That was as good as it got for the Ulster side as a wonderful point by Clifford, sandwiched between two fisted efforts by O’Shea, capped a deserved nine-point win.

The result leaves Kerry joint first at the top of Division 1 with a tricky trip to Monaghan next on the calendar. That game will take place in Inniskeen next Sunday.

KERRY: S Murphy; D O'Donoghue (0-1), J Foley, T O'Sullivan; P Murphy, T Morley, B Ó Beaglaoich; D O’Connor, J Barry; A Spillane, S O'Shea (0-7, 2f, 1s), D Moynihan; P Clifford (0-1), P Geaney (0-1), K Spillane (0-2).

Subs: S O’Brien for A Spillane (13-22, 58), D Clifford (1-1) for K Spillane (44), T Brosnan for P Geaney (58), J Savage for P Clifford (65), G Horan for J Barry (66).  

DONEGAL: S Patton; C Ward, B McCole, EB Gallagher (0-1); R McHugh, P Brennan, O McFadden Ferry; J McGee, C Thompson; P Mogan, S O’Donnell (0-2), R O’Donnell; P McBrearty (0-2, 1f), H McFadden, C O’Donnell (0-2).

Subs: S McMenamin for P Brennan (41), N O’Donnell for R O’Donnell (43), O Gallen for H McFadden (50), D Ó Baoill for S O’Donnell (66), E O’Donnell for O McFadden Ferry (70).


Kerry will need more intensity, more physicality and more collaboration to bounce back from Dub drubbing



by Adam Moynihan

In the 22nd minute of last Saturday night’s league match in Croke Park, Lee Gannon collected a pass on his own 65 and carried the ball unchallenged right into the heart of Kerry’s defence. Brian Fenton took over and a tackle by Diarmuid O’Connor slowed the attack.

Then Fenton looked up and saw that Niall Scully was standing at the top of the D, completely unmarked. It was a simple five-metre handpass to the centre, and Scully had all the time in the world to steady himself and shoot. His point made it Dublin 2-8 Kerry 0-5. Ten shots for Dublin. Ten scores. One-way traffic.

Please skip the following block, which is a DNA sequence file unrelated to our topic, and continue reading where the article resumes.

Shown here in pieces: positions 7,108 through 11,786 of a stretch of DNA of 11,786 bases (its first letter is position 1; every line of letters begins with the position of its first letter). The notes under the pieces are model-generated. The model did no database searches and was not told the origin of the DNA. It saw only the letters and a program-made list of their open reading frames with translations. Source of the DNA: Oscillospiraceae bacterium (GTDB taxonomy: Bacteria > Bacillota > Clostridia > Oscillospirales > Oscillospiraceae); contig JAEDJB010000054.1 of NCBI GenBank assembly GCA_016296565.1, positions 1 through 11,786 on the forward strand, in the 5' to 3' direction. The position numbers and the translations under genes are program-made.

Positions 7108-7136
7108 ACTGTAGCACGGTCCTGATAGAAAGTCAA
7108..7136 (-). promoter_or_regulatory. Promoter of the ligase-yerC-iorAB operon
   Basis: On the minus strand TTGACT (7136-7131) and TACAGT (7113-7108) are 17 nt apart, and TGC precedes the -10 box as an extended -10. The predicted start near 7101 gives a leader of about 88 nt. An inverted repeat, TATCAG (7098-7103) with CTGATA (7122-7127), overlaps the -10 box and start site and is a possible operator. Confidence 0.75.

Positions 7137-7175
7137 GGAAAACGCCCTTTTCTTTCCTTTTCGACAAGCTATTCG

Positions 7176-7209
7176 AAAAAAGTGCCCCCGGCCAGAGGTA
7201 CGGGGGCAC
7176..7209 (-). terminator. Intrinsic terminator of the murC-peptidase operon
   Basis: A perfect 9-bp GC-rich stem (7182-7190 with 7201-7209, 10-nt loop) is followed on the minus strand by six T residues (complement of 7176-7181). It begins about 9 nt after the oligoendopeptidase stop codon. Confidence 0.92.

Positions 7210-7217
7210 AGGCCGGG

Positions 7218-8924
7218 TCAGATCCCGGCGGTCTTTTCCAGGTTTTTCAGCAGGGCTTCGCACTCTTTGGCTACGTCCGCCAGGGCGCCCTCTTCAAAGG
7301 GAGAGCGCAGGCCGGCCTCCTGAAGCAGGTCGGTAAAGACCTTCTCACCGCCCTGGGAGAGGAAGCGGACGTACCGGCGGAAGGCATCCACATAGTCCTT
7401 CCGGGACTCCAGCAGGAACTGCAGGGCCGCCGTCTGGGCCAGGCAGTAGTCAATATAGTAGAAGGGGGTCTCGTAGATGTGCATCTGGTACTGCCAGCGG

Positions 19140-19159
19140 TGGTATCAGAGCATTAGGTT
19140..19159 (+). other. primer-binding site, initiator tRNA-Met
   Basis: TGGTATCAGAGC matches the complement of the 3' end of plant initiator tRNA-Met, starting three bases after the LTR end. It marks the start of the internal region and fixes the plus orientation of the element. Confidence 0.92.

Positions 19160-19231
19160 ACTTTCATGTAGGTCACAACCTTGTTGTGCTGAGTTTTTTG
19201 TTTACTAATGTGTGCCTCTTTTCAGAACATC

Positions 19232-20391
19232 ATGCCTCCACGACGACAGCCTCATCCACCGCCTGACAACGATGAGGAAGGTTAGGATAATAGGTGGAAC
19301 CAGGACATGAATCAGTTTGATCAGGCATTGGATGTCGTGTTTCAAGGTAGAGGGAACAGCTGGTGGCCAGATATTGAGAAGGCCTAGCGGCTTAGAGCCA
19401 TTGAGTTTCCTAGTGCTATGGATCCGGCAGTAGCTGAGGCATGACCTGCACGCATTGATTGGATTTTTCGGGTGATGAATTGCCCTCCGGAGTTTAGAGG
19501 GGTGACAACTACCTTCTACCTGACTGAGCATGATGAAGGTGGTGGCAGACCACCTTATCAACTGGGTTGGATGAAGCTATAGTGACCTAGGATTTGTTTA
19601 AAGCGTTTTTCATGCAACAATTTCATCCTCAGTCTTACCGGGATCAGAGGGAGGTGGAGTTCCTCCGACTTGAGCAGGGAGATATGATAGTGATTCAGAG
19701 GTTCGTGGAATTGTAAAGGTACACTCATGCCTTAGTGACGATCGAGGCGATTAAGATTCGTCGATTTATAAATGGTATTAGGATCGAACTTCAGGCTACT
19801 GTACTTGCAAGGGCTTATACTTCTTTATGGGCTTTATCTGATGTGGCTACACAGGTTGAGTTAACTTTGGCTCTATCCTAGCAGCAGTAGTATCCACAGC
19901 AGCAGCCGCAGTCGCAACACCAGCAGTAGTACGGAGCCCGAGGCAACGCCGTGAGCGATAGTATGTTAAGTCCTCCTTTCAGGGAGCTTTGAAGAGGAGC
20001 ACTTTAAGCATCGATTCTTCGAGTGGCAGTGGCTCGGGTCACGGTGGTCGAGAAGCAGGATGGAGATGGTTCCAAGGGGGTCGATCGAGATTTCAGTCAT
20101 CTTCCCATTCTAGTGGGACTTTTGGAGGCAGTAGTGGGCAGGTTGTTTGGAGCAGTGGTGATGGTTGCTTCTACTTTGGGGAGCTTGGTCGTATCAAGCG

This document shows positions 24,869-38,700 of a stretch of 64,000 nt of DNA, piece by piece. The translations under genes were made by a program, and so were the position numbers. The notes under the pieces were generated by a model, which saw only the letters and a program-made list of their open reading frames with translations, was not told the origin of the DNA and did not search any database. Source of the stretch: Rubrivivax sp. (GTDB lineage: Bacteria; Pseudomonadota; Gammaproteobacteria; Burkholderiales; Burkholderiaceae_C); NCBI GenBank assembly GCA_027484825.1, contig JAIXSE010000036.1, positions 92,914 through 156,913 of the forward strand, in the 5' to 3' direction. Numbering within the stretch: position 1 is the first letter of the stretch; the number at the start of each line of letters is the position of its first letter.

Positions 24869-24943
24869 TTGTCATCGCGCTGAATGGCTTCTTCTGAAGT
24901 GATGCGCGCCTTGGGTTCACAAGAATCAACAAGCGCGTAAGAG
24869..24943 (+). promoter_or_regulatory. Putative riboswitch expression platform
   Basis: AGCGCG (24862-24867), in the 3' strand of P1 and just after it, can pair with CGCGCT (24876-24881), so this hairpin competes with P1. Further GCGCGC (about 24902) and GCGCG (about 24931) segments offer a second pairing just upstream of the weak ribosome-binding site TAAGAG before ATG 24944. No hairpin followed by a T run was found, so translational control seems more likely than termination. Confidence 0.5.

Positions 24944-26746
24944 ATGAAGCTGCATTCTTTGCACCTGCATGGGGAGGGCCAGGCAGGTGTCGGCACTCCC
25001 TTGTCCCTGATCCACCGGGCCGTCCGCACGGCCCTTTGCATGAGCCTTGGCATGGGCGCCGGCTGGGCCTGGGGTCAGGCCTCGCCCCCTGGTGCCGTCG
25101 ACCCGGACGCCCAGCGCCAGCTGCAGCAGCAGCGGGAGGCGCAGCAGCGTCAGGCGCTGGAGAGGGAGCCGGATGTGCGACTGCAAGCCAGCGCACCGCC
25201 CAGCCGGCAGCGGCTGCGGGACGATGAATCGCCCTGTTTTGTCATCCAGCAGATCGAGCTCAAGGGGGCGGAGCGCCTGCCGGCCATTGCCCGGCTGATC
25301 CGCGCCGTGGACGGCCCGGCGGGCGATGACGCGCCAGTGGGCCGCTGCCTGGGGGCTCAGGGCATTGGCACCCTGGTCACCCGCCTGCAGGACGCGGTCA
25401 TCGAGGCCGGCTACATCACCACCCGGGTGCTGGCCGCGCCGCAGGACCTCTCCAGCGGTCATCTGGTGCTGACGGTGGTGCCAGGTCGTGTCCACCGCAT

The Dubs deserve credit for their accuracy in front of the posts – Con O’Callaghan was particularly excellent – but the ease with which they were creating their openings was startling from a Kerry perspective. For Scully’s score, the resistance was non-existent. If the same thing happened in a training match, the manager would be well within his rights to call off the session and send everyone home.

The cameras may have been trained on Kerry’s full back line and, yes, Jason Foley and Dylan Casey were struggling against O’Callaghan and Paddy Small, but Kerry were found wanting all over the pitch. You could have sailed the Titanic down the centre of their defence and O’Callaghan exploited that space to great effect for his third goal. Foley got hoodwinked by a lovely piece of movement by the Dublin full forward, but where was the help?

Centre back Tadhg Morley was pushing up on Dublin dangerman Seán Bugler but that’s the thing with Dublin: all their forwards are dangerous in one way or another. Maybe Tadhg was following instructions but you wonder if he could have cheated off Bugler when the all-action centre forward was outside the 45.

Whether it’s Morley or someone else, that gap in front of the goal needs to be filled – especially against teams of Dublin’s calibre.

What we saw in Croke Park last Saturday was a far cry from the solid defensive structure that won Kerry an All-Ireland in 2022, that’s for sure. You can be certain that Jack O’Connor will be demanding a far more intense, more physical and more collaborative performance against Tyrone on Sunday (1.15pm).


Speaking after the Dublin game, O’Connor said that his side “malfunctioned” on the kickouts. While Dublin keeper David O’Hanlon was firing out his kicks like a machine gun, Shane Ryan was far more measured with his. Dublin’s press was brilliant in fairness to them but you’d have to question Kerry’s appetite for making honest, hard runs and receiving the ball in potentially tight areas.

Graham O’Sullivan and Brian Ó Beaglaoich (who is currently injured) are outstanding when it comes to breaking free and accepting that responsibility. You’d like to see one or two more backs getting in on the act.